The narratives behind the EU's external perceptions: how civil society and elites in Ukraine, Israel and Palestine “learn” EU norms

Iana Sabatovych, Pauline Heinrichs, Yevheniia Hobova, Viktor Velivchenko

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The EU's normative promotion is a keystone in the arch of its Foreign and Security Policy, reflected in establishing a “ring of friends” in its neighbourhood. However, the EU's normative impact in these countries is often hindered by domestic constraints. Conversely, deeper socialisation through persuasion and “learning” may advance towards the promotion of EU norms better. By tracing the “learning” component of the EU's external perceptions in its Eastern (Ukraine) and Southern (Israel and Palestine) neighbourhoods, this paper elaborates upon the receptiveness of EU norms. Considering the specific attention that the ENP draws towards the support of civil society, this paper focuses on “learning” narratives of EU norms among civil society elites in Ukraine, Israel and Palestine as the key targets of EU assistance – with a particular focus on various conceptualisations of learning in the learning process. Notwithstanding perceptions of the EU as a normative power, we find that the learning processes remain too complex to be captured within a single theoretical framework. Whereas communicative rationality implies learning about each other's identities through rational arguing, our analysis demonstrates that identity performance is one of the most emotive and crucial factors in perceptions of learning.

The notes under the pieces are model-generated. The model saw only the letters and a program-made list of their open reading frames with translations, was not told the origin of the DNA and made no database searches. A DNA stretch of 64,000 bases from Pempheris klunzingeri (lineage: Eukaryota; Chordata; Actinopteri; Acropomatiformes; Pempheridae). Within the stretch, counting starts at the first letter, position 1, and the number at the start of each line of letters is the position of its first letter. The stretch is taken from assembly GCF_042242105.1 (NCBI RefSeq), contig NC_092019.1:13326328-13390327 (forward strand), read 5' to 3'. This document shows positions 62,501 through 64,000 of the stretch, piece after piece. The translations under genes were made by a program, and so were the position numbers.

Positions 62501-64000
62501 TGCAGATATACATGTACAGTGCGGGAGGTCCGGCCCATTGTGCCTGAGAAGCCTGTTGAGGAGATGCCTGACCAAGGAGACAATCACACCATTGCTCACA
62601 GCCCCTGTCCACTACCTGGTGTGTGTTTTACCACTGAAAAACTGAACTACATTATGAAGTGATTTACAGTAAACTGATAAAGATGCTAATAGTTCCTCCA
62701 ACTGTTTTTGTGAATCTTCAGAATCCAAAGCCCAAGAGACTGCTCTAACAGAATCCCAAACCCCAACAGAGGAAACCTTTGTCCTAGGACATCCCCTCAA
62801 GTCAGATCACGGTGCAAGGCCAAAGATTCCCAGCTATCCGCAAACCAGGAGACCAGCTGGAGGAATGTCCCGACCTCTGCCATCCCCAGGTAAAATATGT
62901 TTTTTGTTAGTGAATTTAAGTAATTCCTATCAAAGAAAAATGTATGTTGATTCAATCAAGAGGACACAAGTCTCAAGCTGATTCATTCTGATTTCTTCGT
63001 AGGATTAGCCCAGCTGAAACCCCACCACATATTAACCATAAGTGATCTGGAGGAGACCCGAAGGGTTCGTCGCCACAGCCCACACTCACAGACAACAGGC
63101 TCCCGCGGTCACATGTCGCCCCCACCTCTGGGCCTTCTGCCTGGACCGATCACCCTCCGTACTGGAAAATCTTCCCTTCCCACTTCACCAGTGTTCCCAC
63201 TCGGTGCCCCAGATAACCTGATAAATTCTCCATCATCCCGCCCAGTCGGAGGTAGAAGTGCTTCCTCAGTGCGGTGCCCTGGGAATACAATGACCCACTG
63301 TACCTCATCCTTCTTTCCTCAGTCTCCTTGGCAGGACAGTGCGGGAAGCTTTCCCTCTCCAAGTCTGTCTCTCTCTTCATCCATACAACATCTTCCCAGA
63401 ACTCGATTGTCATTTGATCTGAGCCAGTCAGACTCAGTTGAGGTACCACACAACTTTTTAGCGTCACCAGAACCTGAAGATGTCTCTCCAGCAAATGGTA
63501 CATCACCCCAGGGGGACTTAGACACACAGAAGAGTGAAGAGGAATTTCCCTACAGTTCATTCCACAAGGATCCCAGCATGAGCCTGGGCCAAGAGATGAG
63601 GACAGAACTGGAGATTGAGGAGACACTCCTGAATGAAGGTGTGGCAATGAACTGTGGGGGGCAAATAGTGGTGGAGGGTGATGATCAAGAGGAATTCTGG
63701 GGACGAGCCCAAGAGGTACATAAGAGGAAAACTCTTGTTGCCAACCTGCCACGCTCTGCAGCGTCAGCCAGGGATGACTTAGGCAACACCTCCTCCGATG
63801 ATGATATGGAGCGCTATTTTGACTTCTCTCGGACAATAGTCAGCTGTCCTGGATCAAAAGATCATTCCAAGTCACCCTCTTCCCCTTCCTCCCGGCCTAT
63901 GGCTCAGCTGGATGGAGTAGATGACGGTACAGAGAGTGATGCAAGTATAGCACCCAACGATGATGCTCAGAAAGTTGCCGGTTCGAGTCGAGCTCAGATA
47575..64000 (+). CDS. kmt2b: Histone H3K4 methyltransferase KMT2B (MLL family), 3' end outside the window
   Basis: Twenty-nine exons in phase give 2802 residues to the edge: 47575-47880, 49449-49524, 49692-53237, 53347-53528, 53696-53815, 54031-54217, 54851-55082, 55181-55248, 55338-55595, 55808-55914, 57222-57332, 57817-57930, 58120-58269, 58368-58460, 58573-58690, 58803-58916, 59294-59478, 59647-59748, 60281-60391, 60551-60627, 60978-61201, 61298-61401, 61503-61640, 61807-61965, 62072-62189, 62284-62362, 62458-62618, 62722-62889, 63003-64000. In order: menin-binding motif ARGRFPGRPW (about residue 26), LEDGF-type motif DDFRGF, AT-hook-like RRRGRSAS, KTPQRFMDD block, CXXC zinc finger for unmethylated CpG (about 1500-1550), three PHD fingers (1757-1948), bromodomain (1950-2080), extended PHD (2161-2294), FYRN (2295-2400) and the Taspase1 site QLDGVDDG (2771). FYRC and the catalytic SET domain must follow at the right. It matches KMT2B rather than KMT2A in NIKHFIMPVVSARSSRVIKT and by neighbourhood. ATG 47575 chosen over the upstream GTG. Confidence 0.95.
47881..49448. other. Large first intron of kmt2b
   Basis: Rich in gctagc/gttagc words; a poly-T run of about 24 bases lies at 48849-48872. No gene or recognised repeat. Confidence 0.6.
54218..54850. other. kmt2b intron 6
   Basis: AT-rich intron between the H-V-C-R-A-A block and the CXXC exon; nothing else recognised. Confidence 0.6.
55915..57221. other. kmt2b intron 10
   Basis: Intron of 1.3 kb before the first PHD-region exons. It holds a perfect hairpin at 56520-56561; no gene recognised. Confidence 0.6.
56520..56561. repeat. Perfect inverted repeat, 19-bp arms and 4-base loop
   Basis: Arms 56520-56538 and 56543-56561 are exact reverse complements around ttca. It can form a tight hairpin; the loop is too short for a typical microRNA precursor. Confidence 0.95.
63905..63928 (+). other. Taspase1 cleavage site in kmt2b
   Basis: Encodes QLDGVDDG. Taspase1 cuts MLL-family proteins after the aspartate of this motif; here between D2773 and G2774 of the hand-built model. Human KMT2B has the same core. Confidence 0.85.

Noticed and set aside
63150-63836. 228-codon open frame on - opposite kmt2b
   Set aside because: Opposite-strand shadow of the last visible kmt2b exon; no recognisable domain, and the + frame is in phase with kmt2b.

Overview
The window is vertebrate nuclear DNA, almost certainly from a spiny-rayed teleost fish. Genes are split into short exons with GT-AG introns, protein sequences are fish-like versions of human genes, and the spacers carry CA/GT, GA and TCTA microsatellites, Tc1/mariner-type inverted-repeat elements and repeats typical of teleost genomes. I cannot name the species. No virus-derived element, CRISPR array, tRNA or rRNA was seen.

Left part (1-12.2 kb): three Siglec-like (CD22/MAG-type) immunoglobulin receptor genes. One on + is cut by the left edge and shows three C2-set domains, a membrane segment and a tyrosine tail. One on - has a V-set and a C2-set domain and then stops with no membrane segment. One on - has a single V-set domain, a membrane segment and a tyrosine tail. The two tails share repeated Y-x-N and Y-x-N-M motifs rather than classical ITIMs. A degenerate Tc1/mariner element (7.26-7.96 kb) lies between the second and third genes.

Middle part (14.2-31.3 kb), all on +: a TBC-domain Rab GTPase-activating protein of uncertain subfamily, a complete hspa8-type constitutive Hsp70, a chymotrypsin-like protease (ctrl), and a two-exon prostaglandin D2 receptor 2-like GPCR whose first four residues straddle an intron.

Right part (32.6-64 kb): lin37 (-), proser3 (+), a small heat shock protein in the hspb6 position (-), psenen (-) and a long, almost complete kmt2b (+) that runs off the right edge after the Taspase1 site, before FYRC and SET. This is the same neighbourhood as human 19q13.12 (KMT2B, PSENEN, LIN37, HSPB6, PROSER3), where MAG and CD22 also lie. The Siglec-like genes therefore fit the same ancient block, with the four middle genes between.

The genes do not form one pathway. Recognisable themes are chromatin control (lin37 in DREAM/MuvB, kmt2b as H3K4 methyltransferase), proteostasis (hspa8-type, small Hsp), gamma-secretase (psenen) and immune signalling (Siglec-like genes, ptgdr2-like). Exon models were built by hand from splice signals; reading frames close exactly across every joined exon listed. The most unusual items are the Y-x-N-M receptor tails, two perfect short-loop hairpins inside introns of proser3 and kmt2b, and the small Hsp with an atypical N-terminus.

Original languageEnglish
Pages (from-to)284-303
Number of pages20
JournalEuropean Security
Issue number3
Early online date30 Sept 2019
Publication statusE-pub ahead of print - 30 Sept 2019


  • Europeanisation
  • normative learning
  • EU neighbourhood
  • perceptions
  • civil society

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